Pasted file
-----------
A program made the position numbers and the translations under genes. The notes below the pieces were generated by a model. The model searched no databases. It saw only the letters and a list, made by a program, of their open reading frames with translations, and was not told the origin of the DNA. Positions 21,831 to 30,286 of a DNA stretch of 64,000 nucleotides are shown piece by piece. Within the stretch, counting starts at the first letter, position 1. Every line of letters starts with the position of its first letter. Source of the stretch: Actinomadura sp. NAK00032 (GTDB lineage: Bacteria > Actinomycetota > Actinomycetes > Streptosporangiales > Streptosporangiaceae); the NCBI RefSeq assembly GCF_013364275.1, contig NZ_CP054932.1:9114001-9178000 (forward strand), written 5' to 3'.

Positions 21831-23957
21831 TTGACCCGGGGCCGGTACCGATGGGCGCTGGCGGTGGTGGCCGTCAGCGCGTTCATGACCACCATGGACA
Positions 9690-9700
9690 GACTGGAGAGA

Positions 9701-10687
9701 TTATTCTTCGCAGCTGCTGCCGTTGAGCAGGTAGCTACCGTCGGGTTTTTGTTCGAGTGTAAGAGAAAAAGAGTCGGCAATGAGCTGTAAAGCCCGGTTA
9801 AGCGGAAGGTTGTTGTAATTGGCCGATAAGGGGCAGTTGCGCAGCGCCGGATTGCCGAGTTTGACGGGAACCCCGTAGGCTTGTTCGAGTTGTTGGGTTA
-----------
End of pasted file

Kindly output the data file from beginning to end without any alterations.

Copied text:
A program made the position numbers and the translations under genes. The notes below the pieces were generated by a model. The model searched no databases. It saw only the letters and a list, made by a program, of their open reading frames with translations, and was not told the origin of the DNA. Positions 21,831 to 30,286 of a DNA stretch of 64,000 nucleotides are shown piece by piece. Within the stretch, counting starts at the first letter, position 1. Every line of letters starts with the position of its first letter. Source of the stretch: Actinomadura sp. NAK00032 (GTDB lineage: Bacteria > Actinomycetota > Actinomycetes > Streptosporangiales > Streptosporangiaceae); the NCBI RefSeq assembly GCF_013364275.1, contig NZ_CP054932.1:9114001-9178000 (forward strand), written 5' to 3'.

Positions 21831-23957
21831 TTGACCCGGGGCCGGTACCGATGGGCGCTGGCGGTGGTGGCCGTCAGCGCGTTCATGACCACCATGGACA
Positions 9690-9700
9690 GACTGGAGAGA

Positions 9701-10687
9701 TTATTCTTCGCAGCTGCTGCCGTTGAGCAGGTAGCTACCGTCGGGTTTTTGTTCGAGTGTAAGAGAAAAAGAGTCGGCAATGAGCTGTAAAGCCCGGTTA
9801 AGCGGAAGGTTGTTGTAATTGGCCGATAAGGGGCAGTTGCGCAGCGCCGGATTGCCGAGTTTGACGGGAACCCCGTAGGCTTGTTCGAGTTGTTGGGTTA